International -- Editorials
On the Top of Putin's Agenda (int'l edition)
Vladimir Putin is taking over Russia's presidency at a most opportune time. The economy is growing for the first time in nearly a decade, thanks to the rise in oil prices. And recent elections for the Duma have improved the chances for tax and legal reform. If Putin can make just two or three major fixes, there is a decent chance that Russia can finally take the road to sustained growth.
It is clear that the crony capitalist system that replaced communism is not working. It may have succeeded in breaking up concentrated bureaucratic power, but it consolidated power among a handful of corrupt tycoons. The same method of barter and personal relations that greased communism remains. And Russia's highly literate population and technologically advanced scientific community remain locked into a system that prevents them from reaching their potential. In a world economy increasingly driven by information, Russia has tremendous intellectual capital that is going to waste.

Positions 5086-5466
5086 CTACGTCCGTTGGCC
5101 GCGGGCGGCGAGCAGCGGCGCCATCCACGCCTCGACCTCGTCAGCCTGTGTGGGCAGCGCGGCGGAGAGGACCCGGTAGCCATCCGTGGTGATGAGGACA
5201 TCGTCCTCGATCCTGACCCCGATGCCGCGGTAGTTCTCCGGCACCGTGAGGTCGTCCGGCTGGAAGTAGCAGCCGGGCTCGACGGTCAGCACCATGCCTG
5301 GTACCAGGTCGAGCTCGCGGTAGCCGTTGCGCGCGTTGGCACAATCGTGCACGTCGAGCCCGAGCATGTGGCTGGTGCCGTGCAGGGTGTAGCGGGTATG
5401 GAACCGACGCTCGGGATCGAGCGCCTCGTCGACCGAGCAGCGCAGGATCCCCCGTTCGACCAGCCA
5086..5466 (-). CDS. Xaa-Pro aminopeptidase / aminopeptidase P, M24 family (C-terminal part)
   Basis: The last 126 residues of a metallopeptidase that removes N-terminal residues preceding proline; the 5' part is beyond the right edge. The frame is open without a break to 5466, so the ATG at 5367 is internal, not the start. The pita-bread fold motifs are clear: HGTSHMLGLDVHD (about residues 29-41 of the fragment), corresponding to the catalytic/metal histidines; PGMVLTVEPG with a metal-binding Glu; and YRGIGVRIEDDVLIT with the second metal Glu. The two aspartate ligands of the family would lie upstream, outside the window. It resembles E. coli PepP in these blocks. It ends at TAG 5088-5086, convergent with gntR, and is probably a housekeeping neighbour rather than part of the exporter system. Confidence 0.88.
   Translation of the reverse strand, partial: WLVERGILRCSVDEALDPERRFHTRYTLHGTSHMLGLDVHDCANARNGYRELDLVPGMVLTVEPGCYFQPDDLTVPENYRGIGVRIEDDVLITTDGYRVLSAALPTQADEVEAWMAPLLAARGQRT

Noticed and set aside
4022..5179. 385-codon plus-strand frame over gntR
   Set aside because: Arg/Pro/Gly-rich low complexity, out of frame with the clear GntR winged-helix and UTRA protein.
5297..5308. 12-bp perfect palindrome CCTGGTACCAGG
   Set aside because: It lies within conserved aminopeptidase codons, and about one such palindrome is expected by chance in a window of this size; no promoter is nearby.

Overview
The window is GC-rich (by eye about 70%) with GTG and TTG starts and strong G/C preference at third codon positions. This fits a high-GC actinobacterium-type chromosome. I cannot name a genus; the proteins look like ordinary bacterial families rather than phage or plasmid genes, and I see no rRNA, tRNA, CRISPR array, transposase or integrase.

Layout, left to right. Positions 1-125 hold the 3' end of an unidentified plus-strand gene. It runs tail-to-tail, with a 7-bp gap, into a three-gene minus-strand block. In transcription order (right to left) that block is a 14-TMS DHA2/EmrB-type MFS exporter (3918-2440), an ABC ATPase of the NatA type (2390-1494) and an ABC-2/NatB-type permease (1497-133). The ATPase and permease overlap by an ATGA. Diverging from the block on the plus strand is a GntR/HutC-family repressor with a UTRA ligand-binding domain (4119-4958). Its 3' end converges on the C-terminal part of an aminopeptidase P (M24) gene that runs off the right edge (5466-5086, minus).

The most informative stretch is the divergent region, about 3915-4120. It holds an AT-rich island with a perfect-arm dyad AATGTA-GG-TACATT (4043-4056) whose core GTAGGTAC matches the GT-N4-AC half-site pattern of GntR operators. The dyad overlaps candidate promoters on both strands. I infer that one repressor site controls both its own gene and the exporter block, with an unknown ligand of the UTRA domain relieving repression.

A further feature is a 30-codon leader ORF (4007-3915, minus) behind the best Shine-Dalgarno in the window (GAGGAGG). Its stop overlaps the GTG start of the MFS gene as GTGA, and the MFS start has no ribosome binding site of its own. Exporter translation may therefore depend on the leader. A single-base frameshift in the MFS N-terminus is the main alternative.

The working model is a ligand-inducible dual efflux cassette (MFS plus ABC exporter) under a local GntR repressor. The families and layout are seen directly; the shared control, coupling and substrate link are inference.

Putin's first step should be to push through the Duma a simplification of the tax system that significantly lowers taxes. One reason there is so much corruption in Russia is that taxes are prohibitively high and ambiguous at the same time.
Privatizing land is a second priority. Amazing as it seems, Russia's Duma, dominated by the Communists until the last election, has blocked the private ownership of farmland.
Perhaps most important, Putin must make explicit the roles of both the state and foreign investment in Russia. If the state is to play a strong role in the economy, he must say where and how. He must also define anew the place of foreign investment and make sure the courts enforce valid contracts.
Those who were optimistic about Russia have been proven consistently wrong over the years. This is the best time in a decade for Russia to finally prove them right.